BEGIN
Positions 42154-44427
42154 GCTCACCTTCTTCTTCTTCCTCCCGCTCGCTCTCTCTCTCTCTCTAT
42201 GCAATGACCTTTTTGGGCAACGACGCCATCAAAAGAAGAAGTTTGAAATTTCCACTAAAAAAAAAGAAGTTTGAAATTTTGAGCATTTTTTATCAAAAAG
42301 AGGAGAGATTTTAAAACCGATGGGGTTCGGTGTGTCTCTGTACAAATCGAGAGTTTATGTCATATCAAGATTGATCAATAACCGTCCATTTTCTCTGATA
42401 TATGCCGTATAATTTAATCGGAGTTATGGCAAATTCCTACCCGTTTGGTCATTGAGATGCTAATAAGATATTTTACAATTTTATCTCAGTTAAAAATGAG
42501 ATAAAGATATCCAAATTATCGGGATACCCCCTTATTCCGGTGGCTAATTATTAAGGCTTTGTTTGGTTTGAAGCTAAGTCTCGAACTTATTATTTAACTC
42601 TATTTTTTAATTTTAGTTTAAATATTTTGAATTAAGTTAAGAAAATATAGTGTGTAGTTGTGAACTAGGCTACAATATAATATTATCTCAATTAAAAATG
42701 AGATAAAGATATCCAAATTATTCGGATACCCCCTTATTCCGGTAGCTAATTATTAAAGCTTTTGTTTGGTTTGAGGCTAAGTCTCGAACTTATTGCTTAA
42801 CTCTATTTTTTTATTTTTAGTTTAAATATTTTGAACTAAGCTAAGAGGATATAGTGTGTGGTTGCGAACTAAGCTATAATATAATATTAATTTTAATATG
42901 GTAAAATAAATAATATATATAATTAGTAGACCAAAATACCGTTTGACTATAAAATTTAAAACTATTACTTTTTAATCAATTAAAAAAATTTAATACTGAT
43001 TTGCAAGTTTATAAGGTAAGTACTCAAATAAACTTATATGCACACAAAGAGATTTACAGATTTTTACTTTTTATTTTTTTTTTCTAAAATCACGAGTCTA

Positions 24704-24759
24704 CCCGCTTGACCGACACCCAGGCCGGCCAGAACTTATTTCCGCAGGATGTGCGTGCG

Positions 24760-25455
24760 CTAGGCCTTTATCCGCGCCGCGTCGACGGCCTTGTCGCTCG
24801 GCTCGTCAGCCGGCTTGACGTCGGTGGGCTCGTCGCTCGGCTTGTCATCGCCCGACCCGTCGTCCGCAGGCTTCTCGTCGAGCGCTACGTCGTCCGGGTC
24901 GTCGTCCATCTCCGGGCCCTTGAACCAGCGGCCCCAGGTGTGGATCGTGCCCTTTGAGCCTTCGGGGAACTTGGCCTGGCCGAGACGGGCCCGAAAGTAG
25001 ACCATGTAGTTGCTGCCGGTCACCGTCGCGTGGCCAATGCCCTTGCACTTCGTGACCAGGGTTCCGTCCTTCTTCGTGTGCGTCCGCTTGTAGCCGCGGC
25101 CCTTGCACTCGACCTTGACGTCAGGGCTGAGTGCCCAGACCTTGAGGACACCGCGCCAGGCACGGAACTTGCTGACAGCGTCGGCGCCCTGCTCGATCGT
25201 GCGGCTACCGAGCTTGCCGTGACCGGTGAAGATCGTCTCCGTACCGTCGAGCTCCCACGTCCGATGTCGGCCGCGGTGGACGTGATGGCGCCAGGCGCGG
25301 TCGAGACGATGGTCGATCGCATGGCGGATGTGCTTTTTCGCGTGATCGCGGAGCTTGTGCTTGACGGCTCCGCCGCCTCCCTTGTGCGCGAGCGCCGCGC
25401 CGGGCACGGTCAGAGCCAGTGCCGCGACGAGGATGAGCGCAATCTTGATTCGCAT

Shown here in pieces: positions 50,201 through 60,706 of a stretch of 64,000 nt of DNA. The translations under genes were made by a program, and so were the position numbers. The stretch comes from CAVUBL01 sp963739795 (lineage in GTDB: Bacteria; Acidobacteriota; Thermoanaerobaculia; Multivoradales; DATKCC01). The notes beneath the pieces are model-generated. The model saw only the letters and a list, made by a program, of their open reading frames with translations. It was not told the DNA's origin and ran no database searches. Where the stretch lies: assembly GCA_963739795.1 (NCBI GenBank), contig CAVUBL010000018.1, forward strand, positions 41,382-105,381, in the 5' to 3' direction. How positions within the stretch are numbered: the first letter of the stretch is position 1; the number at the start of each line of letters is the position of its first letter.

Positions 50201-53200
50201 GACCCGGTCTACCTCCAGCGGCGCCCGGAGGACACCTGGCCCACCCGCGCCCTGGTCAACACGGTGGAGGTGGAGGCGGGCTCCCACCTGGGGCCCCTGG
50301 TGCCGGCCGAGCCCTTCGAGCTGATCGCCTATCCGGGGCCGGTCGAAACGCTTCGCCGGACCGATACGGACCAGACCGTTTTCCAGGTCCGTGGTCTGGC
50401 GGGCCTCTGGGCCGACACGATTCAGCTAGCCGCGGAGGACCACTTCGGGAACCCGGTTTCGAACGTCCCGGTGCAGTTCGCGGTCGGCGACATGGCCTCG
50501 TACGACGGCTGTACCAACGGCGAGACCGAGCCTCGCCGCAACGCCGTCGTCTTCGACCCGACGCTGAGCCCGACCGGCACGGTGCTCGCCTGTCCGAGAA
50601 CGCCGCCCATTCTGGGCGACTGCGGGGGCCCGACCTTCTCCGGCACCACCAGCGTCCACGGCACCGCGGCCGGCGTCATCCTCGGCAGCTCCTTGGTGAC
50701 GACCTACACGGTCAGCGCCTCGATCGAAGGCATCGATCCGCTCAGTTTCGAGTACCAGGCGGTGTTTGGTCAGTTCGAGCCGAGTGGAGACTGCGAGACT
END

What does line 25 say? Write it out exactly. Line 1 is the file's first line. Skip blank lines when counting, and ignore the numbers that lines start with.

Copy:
50201 GACCCGGTCTACCTCCAGCGGCGCCCGGAGGACACCTGGCCCACCCGCGCCCTGGTCAACACGGTGGAGGTGGAGGCGGGCTCCCACCTGGGGCCCCTGG